There have been stand improvement projects which have been more conservative after the first thinning suffered from the ice storm of ’98. Although the storm temporarily slowed tree growth, the area recovered far faster with the opened canopy than without it. In designated areas, he has planted many thousands of acorns, hickory nuts, and some black walnut. Chosen saplings are protected by Tubex tree shelters. Two commercial timber harvests in recent years with occasional pulpwood salvage and the 100 cords of firewood a year are the byproducts of their silvicultural practices. The 65 HP farm tractor with cable winch, bucket, or pallet forks with a hydraulic clam and a wood splitter with a hydraulic lift makes it possible for Scott to do the work of his younger self.

Another change is in how he handles the sugarbush. At first, he and his brother, Leonard, made syrup together and handled 1,200 bucket taps from trees on both of their properties. Eventually the syrup operation re-focused to became a family oriented enterprise, and they would tap 350-400 trees and process the sap on a 2×8 evaporator with a pre-heater and steam hood. Donna prepared a picnic dinner which they ate in the sugar house with family and friends. The kids did homework at the picnic table and might collapse into the bunk beds, sleeping until the boiling was done, usually between 10 pm and 2 am. Today he harvests the syrup but sells it to a neighbor for processing.

In spite of difficulties, they’ve enjoyed many good times as a family. They’ve kept saddle horses for over 30 years and sometimes, like a picture postcard, they tugged a Christmas tree home, cowboy style, behind the horse. The kids helped plant and prune the Christmas trees, and transplanted white oaks and blueberries. Sugaring-off parties with neighbors and 4-H kids, snowshoeing, cross country skiing, sledding, riding ATV’s, and dirt-bikes is a partial list of activities they have enjoyed. While not hunters, Donna, Leon, and Erin have harvested game because they understand the importance of managing game populations. Donna and Scott are proud their children grew up in the forest and made their own fun, finding special places and things. “Whale Rock” and “Teepee Rock” have a significant meaning to them and the “Devil’s Backbone” and the “Waterfall” are special places they will revisit.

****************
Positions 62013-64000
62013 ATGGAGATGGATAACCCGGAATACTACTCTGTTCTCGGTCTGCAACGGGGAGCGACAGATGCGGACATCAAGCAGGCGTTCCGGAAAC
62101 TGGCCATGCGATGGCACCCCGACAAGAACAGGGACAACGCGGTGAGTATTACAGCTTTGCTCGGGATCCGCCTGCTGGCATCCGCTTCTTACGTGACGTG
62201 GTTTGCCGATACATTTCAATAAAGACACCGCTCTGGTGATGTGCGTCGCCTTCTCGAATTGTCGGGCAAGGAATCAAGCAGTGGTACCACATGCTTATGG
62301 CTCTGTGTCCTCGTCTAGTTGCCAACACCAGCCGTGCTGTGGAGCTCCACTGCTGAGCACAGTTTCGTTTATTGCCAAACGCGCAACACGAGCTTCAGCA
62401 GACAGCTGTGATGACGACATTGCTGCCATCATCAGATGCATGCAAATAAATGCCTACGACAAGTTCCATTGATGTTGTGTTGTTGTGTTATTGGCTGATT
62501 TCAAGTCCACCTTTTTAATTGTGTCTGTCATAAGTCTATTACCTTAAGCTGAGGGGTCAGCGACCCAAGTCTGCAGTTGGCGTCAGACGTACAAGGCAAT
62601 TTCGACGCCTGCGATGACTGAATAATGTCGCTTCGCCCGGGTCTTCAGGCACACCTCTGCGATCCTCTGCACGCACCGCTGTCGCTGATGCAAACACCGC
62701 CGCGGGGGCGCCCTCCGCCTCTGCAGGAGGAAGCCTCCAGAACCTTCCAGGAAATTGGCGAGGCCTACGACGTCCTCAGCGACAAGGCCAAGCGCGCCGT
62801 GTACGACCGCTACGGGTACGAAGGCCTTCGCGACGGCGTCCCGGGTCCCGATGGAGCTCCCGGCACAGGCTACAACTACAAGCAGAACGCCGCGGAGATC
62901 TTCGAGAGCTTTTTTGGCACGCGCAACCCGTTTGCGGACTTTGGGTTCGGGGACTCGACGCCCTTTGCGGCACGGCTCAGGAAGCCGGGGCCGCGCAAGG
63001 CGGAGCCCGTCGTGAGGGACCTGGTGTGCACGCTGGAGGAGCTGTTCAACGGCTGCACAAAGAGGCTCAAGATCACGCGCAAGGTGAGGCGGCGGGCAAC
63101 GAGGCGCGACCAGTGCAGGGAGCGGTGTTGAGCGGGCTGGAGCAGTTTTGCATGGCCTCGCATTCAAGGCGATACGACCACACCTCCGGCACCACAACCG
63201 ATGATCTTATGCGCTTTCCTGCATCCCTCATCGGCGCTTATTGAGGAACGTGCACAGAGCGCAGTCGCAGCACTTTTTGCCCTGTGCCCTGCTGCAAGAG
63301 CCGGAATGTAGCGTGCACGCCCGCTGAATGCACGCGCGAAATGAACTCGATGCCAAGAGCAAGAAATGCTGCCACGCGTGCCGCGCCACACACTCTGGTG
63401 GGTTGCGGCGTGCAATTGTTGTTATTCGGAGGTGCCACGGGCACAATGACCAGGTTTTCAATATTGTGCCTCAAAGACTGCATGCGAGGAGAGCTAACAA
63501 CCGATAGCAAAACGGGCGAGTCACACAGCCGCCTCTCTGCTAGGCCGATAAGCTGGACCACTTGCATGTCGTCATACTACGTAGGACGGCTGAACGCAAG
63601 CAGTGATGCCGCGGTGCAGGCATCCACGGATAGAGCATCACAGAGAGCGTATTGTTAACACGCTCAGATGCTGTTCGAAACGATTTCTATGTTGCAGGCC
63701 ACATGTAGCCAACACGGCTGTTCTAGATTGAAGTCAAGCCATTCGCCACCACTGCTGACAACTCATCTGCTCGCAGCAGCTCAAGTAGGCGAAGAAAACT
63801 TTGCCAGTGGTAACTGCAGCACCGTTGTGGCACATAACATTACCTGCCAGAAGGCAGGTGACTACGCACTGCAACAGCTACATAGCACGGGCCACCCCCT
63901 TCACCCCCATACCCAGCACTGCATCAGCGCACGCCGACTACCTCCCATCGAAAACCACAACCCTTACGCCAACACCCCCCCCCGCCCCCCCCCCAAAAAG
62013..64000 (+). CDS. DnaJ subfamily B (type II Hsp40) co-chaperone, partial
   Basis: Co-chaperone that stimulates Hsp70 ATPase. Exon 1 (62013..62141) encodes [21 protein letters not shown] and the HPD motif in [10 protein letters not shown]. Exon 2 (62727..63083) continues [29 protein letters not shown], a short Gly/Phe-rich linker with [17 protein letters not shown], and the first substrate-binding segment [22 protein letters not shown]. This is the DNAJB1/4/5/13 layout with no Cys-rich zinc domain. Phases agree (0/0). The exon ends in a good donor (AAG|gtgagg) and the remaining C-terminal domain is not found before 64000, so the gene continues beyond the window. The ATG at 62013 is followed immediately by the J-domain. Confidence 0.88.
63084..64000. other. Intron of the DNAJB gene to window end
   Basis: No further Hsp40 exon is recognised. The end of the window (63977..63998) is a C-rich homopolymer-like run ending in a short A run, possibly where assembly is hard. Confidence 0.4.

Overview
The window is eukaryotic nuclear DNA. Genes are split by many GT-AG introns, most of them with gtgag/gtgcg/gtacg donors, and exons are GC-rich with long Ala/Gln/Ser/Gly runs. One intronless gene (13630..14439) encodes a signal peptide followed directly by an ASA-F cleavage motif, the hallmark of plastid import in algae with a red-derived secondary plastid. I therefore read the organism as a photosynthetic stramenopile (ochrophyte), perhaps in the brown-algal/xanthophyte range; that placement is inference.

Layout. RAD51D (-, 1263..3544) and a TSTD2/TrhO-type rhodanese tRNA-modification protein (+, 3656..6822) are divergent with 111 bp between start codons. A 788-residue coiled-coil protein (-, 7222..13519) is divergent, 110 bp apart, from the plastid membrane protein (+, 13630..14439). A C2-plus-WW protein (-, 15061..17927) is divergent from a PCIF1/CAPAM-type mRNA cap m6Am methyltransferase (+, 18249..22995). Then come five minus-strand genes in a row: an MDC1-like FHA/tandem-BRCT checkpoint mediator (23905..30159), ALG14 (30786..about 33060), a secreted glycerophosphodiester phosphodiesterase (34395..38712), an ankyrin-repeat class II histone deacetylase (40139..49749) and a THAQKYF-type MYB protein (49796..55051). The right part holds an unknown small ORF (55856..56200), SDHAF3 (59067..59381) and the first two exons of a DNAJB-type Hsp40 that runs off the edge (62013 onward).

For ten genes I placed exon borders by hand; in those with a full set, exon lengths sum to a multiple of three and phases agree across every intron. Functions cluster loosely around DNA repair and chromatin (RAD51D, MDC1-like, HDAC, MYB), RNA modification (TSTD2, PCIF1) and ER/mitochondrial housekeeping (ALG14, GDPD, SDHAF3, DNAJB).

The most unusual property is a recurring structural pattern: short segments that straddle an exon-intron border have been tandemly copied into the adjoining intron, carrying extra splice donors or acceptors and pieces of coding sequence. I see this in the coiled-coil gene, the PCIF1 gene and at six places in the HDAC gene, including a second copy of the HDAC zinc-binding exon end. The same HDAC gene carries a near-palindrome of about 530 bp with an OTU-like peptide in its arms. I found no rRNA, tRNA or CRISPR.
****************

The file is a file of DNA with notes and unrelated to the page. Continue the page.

Beyond creating a sugarbush and mature forest, Donna and Scott achieved their wider goal of providing habitat for many species. Several small food plots in the forest are visited not only by deer and turkeys but also by black bear, fox, coyotes, squirrels, grouse, and many other species. He is starting to understand more about songbirds in the forest and the value of a young forest to them. As part of their long term plan, they created the three small ponds, all fed by springs. To provide shelter for wildlife habitat, he thinned a ravine which was a natural wildlife corridor with meadows on either side and created a sanctuary for nesting birds and bedding and fawning for deer as well as other wildlife.

They’ve used glyphosate judiciously when beech was the target, although it is not a big problem. There are minor problems with honeysuckle and buckthorn. He pulls small stems in the spring when the ground is soft and cuts larger stems. One thing is certain, the quality of his woodlot, on average, has increased greatly since 1985.

He works alone, all the time. With appropriate caution to potential dangers, he uses safety gear and took the “Game of Logging” course. If he had to wait for a partner, he wouldn’t get to the woods as often as he wants. On a positive note, he says, he never worries about where his partner is. He often hopscotches around looking for problem areas, correcting as he goes, preferring to make frequent visits rather than cut too much. “I am sure I tend to micromanage some stands, but I feel that every stand has potential equity and you want to maximize the equity.”

He uses Cornell’s ForestConnect website as a resource and attends woodswalks whenever possible. In 2016 he attended Cornell’s Master Forest Owner Program which was a tremendous resource and he enjoys bringing it into the community. He takes every opportunity to talk to forest owners, loggers, and foresters, and hosted a woodswalk in August 2019. Everyone, he says, has something to offer, some insight into the problems or useful experiences to share. That’s the primary reason he belongs to NYFOA; that it is a network of like-minded people. “We are a very diverse group from a career-based standpoint, but we are all passionate about the forest, and I believe we are out there for many of the same reasons.”


Dorian Hyland is a writer for The New York Forest Owner landowner profile. Photos credits A. J. Sharlow